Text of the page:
It’s the harsh side of history. Game of Thrones creator George R.R. Martin told Entertainment Weekly on Wednesday, June 3, that the violence against women in his fantasy book series and on the HBO show has historical significance.
Martin — along with series producers — were slammed after Game of Thrones recently aired an extremely disturbing rape scene involving Sansa Stark (Sophie Turner) and her monstrous new husband, Ramsay Bolton (Iwan Rheon). But according to Martin, violence against women was a reality during the Middle Ages, the era in which the series is loosely based.
“The books reflect a patriarchal society based on the Middle Ages,” Martin told EW. “The Middle Ages were not a time of sexual egalitarianism. It was very classist, dividing people into three classes. And they had strong ideas about the roles of women. One of the charges against Joan of Arc that got her burned at the stake was that she wore men’s clothing—that was not a small thing. There were, of course, some strong and competent women. It still doesn’t change the nature of the society.”
Martin noted the fantasy element to his books, but said the societal structure was actually more realistic than other writers have portrayed the Middle Ages.
George R.R. Martin attends HBO’s ‘Game of Thrones’ Season 5 Premiere at the San Francisco War Memorial Opera House on March 23, 2015 in San Francisco, California.
Credit: C Flanigan/Getty Images
“Now there are people who will say to that, ‘Well, he’s not writing history, he’s writing fantasy—he put in dragons, he should have made an egalitarian society,'” Martin noted. “I wanted my books to be strongly grounded in history and to show what medieval society was like, and I was also reacting to a lot of fantasy fiction. Most stories depict what I call the ‘Disneyland Middle Ages’—there are princes and princesses and knights in shining armor, but they didn’t want to show what those societies meant and how they functioned.”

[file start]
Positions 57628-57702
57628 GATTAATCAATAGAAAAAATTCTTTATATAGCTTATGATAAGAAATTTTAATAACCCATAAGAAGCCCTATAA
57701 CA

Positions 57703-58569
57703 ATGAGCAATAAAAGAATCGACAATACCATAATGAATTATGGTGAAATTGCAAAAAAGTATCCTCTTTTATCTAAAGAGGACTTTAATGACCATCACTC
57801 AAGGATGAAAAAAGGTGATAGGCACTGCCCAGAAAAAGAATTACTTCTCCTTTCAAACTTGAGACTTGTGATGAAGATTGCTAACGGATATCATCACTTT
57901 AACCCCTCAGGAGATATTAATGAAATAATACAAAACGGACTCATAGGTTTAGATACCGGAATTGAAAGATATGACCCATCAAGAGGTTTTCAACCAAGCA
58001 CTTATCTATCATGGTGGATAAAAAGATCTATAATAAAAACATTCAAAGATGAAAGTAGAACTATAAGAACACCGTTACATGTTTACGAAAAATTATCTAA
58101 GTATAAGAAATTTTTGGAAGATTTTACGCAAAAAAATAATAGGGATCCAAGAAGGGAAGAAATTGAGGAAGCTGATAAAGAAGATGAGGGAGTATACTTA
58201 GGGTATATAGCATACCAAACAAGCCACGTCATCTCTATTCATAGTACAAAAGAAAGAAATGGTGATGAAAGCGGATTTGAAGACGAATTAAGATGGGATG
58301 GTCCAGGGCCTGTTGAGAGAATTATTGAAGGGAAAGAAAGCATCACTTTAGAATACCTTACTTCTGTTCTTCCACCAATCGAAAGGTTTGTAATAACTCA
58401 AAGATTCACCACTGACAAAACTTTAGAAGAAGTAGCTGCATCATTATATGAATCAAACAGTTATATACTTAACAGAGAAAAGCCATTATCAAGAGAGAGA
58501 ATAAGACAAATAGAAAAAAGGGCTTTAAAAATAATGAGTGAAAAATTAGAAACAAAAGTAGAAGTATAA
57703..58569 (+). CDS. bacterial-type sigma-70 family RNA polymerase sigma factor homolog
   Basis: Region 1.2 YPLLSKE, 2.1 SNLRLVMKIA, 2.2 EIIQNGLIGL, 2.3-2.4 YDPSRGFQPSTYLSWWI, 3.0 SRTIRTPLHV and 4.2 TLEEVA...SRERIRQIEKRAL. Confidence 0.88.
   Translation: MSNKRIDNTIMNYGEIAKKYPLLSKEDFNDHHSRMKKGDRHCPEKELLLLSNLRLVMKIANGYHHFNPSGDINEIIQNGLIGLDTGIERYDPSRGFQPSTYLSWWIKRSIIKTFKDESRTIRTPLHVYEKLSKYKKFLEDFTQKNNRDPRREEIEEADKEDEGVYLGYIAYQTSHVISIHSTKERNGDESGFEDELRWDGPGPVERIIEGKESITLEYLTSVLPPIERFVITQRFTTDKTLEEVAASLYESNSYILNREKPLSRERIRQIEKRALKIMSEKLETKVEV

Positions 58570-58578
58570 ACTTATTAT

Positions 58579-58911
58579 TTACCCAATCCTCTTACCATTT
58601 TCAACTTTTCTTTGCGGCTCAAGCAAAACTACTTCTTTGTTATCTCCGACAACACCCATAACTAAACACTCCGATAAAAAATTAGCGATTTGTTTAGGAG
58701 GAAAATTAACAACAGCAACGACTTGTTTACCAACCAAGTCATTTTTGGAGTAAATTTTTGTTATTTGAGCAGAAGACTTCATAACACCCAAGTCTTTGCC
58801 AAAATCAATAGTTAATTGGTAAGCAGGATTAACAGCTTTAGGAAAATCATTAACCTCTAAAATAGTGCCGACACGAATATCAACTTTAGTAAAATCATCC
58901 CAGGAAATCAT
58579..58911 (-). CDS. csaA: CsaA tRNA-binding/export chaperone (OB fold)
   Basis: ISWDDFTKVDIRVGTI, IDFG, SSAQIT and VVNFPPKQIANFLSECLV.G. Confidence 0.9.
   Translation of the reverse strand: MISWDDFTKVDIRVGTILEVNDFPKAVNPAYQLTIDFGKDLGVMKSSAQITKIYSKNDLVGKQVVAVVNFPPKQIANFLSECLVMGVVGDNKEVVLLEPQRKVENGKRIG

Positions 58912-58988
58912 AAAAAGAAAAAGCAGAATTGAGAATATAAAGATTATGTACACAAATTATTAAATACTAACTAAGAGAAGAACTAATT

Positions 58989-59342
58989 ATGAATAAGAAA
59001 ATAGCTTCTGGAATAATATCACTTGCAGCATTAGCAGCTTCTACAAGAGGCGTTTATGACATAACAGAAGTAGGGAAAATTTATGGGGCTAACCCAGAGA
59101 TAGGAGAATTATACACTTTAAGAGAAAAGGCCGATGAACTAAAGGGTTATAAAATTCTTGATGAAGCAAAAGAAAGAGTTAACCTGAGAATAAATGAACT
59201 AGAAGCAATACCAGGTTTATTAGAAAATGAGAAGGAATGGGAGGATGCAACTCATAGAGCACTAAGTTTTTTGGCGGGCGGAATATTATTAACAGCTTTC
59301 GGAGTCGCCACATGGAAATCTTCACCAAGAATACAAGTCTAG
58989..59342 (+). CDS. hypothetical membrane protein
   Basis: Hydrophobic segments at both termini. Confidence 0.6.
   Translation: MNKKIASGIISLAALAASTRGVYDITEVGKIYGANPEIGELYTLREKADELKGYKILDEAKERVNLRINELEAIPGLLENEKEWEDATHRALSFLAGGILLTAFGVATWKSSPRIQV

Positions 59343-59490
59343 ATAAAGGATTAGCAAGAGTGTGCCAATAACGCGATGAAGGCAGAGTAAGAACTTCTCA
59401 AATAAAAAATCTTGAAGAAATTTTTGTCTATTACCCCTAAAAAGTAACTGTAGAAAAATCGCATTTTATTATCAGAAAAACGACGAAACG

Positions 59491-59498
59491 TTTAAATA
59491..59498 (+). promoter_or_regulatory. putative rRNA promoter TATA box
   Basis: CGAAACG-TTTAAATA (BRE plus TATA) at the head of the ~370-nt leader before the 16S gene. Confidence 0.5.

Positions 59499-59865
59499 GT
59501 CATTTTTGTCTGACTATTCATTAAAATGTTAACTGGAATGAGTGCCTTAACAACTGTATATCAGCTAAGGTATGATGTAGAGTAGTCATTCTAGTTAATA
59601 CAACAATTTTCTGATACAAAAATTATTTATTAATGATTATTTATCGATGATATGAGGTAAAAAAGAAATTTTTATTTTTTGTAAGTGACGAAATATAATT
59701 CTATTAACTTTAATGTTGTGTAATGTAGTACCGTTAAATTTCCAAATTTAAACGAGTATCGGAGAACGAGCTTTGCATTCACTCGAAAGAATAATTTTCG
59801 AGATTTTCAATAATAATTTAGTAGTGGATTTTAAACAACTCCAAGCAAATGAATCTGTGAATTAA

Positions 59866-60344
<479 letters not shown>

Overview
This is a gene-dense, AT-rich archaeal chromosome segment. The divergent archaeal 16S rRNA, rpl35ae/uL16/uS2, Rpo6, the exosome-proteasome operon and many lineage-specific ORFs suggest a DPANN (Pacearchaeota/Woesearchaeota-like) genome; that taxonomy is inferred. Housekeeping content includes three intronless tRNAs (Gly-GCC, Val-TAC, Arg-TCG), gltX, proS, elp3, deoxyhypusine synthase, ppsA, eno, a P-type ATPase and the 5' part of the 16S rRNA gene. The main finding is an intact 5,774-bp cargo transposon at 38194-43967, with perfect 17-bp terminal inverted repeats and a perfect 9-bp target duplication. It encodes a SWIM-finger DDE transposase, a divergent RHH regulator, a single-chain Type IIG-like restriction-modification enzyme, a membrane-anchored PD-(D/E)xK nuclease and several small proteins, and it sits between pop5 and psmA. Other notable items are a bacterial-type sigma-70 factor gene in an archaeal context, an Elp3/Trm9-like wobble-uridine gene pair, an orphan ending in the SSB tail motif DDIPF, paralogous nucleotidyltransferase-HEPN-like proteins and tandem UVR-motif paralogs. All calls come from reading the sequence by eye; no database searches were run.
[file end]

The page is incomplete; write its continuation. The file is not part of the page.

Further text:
While many of his female critics (including Sen. Claire McCaskill) have railed against the author publicly, Martin said not all women are upset with him.
“I have millions of women readers who love the books, who come up to me and tell me they love the female characters,” Martin revealed. “Some love Arya, some love Dany, some love Sansa, some love Brienne, some love Cersei—there’s thousands of women who love Cersei despite her obvious flaws. It’s a complicated argument. To be non-sexist, does that mean you need to portray an egalitarian society? That’s not in our history; it’s something for science fiction. And 21st century America isn’t egalitarian, either. There are still barriers against women. It’s better than what it was. It’s not Mad Men anymore, which was in my lifetime.”
He concluded, “I want to portray struggle. Drama comes out of conflict. If you portray a utopia, then you probably wrote a pretty boring book.”
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